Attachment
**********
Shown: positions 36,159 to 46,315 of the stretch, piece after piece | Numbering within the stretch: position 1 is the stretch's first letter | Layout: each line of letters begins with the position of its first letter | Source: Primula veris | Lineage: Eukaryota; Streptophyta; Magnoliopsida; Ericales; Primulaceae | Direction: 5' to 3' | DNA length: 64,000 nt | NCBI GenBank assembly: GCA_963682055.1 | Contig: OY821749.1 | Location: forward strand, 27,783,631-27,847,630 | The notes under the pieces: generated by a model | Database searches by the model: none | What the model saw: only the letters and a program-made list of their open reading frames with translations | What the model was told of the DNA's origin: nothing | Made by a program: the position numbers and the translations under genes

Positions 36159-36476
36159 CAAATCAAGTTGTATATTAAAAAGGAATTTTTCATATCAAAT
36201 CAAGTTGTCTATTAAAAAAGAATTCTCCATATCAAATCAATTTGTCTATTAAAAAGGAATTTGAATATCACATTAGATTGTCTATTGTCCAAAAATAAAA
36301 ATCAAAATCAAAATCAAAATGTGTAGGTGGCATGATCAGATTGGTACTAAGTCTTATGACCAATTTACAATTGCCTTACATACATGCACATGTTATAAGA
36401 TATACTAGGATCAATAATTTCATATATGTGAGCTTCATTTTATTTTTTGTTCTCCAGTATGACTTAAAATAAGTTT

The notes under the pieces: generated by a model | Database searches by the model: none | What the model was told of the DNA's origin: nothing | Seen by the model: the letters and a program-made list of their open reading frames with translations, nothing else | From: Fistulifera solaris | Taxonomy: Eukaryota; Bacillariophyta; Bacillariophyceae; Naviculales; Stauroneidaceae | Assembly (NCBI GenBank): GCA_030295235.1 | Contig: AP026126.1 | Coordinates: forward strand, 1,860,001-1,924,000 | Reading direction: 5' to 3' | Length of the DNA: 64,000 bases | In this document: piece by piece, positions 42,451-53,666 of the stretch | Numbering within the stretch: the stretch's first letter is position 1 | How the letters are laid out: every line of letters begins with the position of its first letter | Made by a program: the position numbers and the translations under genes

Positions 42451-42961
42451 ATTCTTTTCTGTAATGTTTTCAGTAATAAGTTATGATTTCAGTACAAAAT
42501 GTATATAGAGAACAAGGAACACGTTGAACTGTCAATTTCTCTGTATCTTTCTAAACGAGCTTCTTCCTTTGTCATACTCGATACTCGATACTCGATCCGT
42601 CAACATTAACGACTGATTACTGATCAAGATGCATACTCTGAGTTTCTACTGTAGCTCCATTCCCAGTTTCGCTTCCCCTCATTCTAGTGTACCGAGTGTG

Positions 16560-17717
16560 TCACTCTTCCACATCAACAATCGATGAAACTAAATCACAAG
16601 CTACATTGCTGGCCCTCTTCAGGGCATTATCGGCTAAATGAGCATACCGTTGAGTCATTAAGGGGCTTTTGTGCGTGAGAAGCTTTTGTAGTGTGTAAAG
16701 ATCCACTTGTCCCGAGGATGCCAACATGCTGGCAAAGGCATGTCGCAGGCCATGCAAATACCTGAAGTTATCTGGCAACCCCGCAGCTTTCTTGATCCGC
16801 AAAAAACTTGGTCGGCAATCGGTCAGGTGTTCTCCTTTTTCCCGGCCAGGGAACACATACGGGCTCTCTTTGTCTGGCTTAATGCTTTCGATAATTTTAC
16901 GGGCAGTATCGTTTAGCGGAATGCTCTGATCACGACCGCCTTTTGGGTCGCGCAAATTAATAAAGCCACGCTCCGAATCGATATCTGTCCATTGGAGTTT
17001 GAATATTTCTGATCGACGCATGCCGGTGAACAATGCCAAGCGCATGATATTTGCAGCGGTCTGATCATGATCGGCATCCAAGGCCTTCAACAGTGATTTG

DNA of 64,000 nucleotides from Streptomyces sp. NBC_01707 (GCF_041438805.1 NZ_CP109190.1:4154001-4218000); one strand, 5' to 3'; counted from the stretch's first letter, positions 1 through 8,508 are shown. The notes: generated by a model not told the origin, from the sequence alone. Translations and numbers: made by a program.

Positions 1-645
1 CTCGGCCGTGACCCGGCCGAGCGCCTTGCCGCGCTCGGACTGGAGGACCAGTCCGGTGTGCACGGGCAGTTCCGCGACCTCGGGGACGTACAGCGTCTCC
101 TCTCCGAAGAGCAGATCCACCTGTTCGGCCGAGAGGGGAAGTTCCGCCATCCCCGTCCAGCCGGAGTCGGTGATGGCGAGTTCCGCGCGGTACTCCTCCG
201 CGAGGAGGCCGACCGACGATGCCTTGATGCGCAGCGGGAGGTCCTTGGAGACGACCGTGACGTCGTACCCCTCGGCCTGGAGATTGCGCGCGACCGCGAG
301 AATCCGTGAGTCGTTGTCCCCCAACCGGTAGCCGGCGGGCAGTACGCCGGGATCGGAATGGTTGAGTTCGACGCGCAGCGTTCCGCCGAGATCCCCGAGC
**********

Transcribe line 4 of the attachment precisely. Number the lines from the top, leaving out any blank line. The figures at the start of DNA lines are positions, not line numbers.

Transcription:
36201 CAAGTTGTCTATTAAAAAAGAATTCTCCATATCAAATCAATTTGTCTATTAAAAAGGAATTTGAATATCACATTAGATTGTCTATTGTCCAAAAATAAAA